I am truly puzzled. Mrs. Obama will be heading soon to Japan to bring her advice and encouragement to the Japanese girls that they not drop out of school. She feels that she should do this for the people of Japan. If one looks at the ranking given to the countries around the world on education, Japan is ranking 2nd behind Korea. In another study, they ranked 7th in the world in Math; 4th in Science and Reading. (Rankings) This is why I am puzzled about this visit.
Education in the United States is in crisis over Common Core and Standardized Testing to name only a few educational problems. Certainly our rankings in the world are not high. Teen pregnancy, drop out rate, bullying, and other issues also need to be addressed. Children in Chicago need to be able to walk to school without the fear of being shot by gang members. One would think that there is enough encouragement needed right here at home within the poorest parts of our country and in the inter-city schools.
The real question here is not anyone’s travel plans or good intentions, but WHAT IS BEING TAUGHT AND THE FREEDOM OF THE TEACHER TO TEACH. In a world of violence, fear, and distress, our children need to learn how to get along and compassion for each other as much as math, reading, and other subjects.
Here are a few quotes concerning what we are doing to our young people with the over-emphasis on testing rather than creative thought and how to live in the real world.
“Teachers were shocked by ambiguous test questions, based, as they saw it, on false premises and wrongheaded educational principles….. Others were dismayed to see that children were demoralized by the relentlessness of the testing process, which took seventy minutes a day for six days, with more time allowed for children with learning disabilities. One teacher remarked that, if a tester needs three days to tell if a child can read “you are either incompetent or cruel….” Another teacher said that during each day of testing, at least one of her children was reduced to tears. A paraprofessional—a classroom aide who works with children with special needs—called the process “state-sanctioned child abuse.” One child with a learning disability, after the second hour of the third day, had had enough. “He only had two questions left, but he couldn’t keep going,” a teacher reported. “He banged his head on the desk so hard that everyone in the room jumped.” (written by Rebecca Mead) Parents are beginning to opt out of standardized testing around the nation.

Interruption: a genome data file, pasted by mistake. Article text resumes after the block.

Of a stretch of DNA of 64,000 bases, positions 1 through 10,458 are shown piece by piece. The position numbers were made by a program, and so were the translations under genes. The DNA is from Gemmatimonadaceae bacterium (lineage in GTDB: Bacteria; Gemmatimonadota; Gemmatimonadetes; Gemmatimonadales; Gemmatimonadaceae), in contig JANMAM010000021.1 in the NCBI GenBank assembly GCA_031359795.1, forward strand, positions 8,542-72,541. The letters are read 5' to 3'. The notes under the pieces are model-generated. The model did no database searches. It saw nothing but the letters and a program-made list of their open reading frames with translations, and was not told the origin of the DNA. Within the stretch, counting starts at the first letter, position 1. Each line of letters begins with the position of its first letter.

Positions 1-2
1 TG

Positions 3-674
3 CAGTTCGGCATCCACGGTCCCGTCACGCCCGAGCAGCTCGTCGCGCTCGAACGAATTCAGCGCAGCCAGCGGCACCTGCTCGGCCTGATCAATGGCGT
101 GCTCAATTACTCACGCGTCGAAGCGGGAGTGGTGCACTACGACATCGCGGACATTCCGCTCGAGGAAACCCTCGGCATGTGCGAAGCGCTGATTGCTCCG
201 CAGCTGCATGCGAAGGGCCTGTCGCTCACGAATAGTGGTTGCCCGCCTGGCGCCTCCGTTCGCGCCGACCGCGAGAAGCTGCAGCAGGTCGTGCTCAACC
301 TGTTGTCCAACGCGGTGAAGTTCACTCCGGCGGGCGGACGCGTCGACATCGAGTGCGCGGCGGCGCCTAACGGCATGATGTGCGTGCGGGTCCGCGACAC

I need to mention that I had the privilege, as an American educator, of being invited by the Japanese government to visit the schools in Japan…elementary through high school. This was a “thank you” to the United States for sending educators to Japan after W.W II to help rebuild not only their country but their way of life. This also included the missionaries who went to help the people during this terrible time of history.
While in Japan, I was extremely impressed with their curriculum and teaching methods, but also in the students themselves. The children were happy in their classes. The high school students had a wing of baby grand pianos to practice because there was an emphasis on the arts in the curriculum. Just before classes were dismissed, I noticed two young men mopping the school corridor. I asked if they were being punished? The answer was “No, they are doing their responsibility.” I also saw girls as interactive as boys in the educational process. Nothing was mentioned about a drop out problem. Some criticism has come in more recent years about the long hours of study in Japan that has possibly been the reason for some suicides. Some middle class families have teens who have also more recently become part of violent gangs, which had not been a problem previously. The Japanese are trying to find the reasons for these changes in social behavior. Perhaps this is why the teacher of younger children that I am about to introduce you to has made a primary part of his teaching …the teaching of empathy.
The reason I am writing this blog, however, is to share something much more important than the testing issue. It has to do with, as mentioned above, with the actual teaching of young people how to live in this world. STRESS…VS ….COMPASSION is my title. Now meet a teacher in Japan who knows the importance of the child’s emotions…hurts and cares in the real world. (I would encourage you to set some time aside for this viewing…to be able to read everything that is said…for otherwise, you may miss some crucial points.)
(To see U.S. rankings in various areas of education, go to U.S. RANKINGS…comparisons to other countries )